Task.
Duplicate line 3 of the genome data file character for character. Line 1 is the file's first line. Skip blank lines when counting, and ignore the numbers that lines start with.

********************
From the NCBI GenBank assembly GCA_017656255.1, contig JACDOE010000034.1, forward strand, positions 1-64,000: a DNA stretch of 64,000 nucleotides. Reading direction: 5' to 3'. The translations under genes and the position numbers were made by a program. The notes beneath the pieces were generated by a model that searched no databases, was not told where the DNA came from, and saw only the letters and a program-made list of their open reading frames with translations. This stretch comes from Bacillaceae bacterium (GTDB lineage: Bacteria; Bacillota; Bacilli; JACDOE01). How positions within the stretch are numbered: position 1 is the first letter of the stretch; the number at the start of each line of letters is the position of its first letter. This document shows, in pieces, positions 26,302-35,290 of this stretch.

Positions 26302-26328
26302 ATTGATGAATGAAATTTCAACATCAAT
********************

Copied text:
26302 ATTGATGAATGAAATTTCAACATCAAT